How to Prove That Someone Is Legally Incompetent
If you have a loved one who you are worried about taking care of themselves or others and how to prove someone incompetent, might not be as simple as it sounds. Having someone declared incompetent because they are mentally ill requires that you have the proper proof and paperwork in play.
Since the courts are reluctant to take away someone’s legal rights or to deny them the freedom to make choices for their own care, you will need to take significant steps to get the help you need for the one you love.
Although normally thought about as a harsh step, there are various reasons why you might want to have someone declared mentally incompetent. If you are worried about the safety of your loved one, having them declared mentally incompetent in court will allow you to make critical care decisions about their safety and well being. It might also be the case that you worry about them having guardianship over children or having parental rights.
If you can show that someone is mentally incompetent, then the courts can make decisions that are in the best interest of both the party you are having declared mentally incapacitated and anyone they have guardianship over.
If you have decided that you need to take someone to court for mental incompetence, keep reading to learn about the steps you must take.
- File a petition for guardianship
The first step to having someone declared legally incompetent is to file a petition to gain guardianship. You can file a petition in probate court to become their guardian, which will allow you to make decisions for them if the petition is granted.
- Hire an attorney
Since the process of having someone declared mentally incompetent can be extensive and confusing, it is a good idea to hire an attorney who specializes or who has extensive experience in the process of mental incompetency.
There are many steps involved to having someone declared mentally incompetent, and since time is probably of the essence, having a professional there to expedite the process and to ensure that your petition is passed is key to having things go uncontested and flow as smoothly as possible in your favor.
During your first consultation, you will want to bring any legal documents that are already in place, such as a living will or a power of attorney (if you have them).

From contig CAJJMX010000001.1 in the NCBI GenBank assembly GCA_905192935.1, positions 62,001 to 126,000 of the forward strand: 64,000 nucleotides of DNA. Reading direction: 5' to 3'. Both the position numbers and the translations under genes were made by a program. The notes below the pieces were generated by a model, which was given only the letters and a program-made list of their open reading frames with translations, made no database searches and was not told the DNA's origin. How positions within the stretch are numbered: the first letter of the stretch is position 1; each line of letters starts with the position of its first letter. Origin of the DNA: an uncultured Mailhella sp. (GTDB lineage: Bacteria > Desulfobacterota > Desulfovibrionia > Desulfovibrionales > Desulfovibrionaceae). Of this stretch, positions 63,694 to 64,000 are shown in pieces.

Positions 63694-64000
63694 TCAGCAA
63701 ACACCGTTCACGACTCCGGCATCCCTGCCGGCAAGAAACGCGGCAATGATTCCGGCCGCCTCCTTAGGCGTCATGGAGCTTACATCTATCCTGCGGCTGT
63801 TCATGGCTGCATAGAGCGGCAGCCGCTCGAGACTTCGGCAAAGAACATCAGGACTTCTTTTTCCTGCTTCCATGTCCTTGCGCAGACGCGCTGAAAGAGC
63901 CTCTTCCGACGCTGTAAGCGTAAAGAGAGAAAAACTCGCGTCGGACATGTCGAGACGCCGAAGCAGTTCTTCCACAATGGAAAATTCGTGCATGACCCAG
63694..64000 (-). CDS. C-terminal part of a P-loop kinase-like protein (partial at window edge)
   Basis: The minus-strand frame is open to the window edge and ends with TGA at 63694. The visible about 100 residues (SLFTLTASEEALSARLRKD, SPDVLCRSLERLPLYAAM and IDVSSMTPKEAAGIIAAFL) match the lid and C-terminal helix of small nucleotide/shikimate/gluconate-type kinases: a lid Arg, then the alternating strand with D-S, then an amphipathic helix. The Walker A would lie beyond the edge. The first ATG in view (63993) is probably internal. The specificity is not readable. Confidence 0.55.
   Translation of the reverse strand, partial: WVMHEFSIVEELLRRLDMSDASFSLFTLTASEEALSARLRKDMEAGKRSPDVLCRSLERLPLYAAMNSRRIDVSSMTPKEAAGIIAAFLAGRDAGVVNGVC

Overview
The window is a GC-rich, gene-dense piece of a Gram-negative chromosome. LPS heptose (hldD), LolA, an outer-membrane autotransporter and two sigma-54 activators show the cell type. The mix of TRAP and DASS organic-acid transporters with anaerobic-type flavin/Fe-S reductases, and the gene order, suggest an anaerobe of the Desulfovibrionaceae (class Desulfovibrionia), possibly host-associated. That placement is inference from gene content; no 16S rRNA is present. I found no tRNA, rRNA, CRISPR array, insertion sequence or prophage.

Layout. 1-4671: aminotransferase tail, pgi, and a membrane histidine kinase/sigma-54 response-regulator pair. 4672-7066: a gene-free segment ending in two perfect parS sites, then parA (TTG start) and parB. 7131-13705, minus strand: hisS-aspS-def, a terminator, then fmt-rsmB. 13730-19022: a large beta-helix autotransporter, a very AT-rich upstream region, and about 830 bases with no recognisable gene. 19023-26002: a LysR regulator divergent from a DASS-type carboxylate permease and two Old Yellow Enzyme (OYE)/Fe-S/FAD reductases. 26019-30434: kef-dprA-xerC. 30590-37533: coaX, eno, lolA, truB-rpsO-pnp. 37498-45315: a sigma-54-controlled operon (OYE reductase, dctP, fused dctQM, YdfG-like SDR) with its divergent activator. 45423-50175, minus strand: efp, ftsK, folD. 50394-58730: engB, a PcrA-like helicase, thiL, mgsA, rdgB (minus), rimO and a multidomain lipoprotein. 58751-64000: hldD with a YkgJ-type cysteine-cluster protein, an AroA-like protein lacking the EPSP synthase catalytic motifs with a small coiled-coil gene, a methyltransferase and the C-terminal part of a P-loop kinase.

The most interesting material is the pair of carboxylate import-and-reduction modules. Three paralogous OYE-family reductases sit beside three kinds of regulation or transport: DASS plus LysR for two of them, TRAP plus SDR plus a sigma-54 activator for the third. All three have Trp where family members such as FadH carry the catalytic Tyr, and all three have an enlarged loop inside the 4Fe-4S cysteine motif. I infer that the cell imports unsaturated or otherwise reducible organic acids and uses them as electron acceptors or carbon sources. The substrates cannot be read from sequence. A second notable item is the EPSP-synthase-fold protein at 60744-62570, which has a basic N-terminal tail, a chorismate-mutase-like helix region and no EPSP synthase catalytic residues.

- Schedule a psychological evaluation
The cornerstone of having someone declared mentally incompetent is to have them evaluated by a psychologist or psychiatrist. If the person who is the subject of the petition refuses the evaluation, then the court has the option to make the evaluation mandatory.
They might also be able to hold the person in custody for 72 hours if they fear that they might be a danger to themselves or others. During that 72 hour hold, they can order a psychological evaluation to be administered by the court.
- Submit the results to the court
Once the evaluation has been completed, you will want to submit the results to the court. The evaluation will include the psychologist’s opinion about the mental state of the person that you are petitioning to be declared mentally incompetent.
The recommendations contained in the report will help the court to determine if having them declared incompetent is necessary and warranted. You will want to submit the documents along with your petition and any other pertinent information.
- Be present at the court hearing
There will be a scheduled hearing where you will be allowed to present whatever testimony and documentation you have before the court. Meeting with the lawyer before the hearing is a good idea so that you know what to expect and that you have your testimony organized in the most effective way possible.
It is also critical so that you know what the court will expect and to ensure that you aren’t missing any information that can lead the loss of your case.
Having someone you love declared mentally incompetent is a highly emotional and stressful event. Make sure that you have the right professionals involved in the case so that you can help your loved one.
If you believe a loved one or relative is a danger to themselves, the public or to other people you love, it is your responsibility to make sure that they are in the care of someone who will protect them and the others that you love.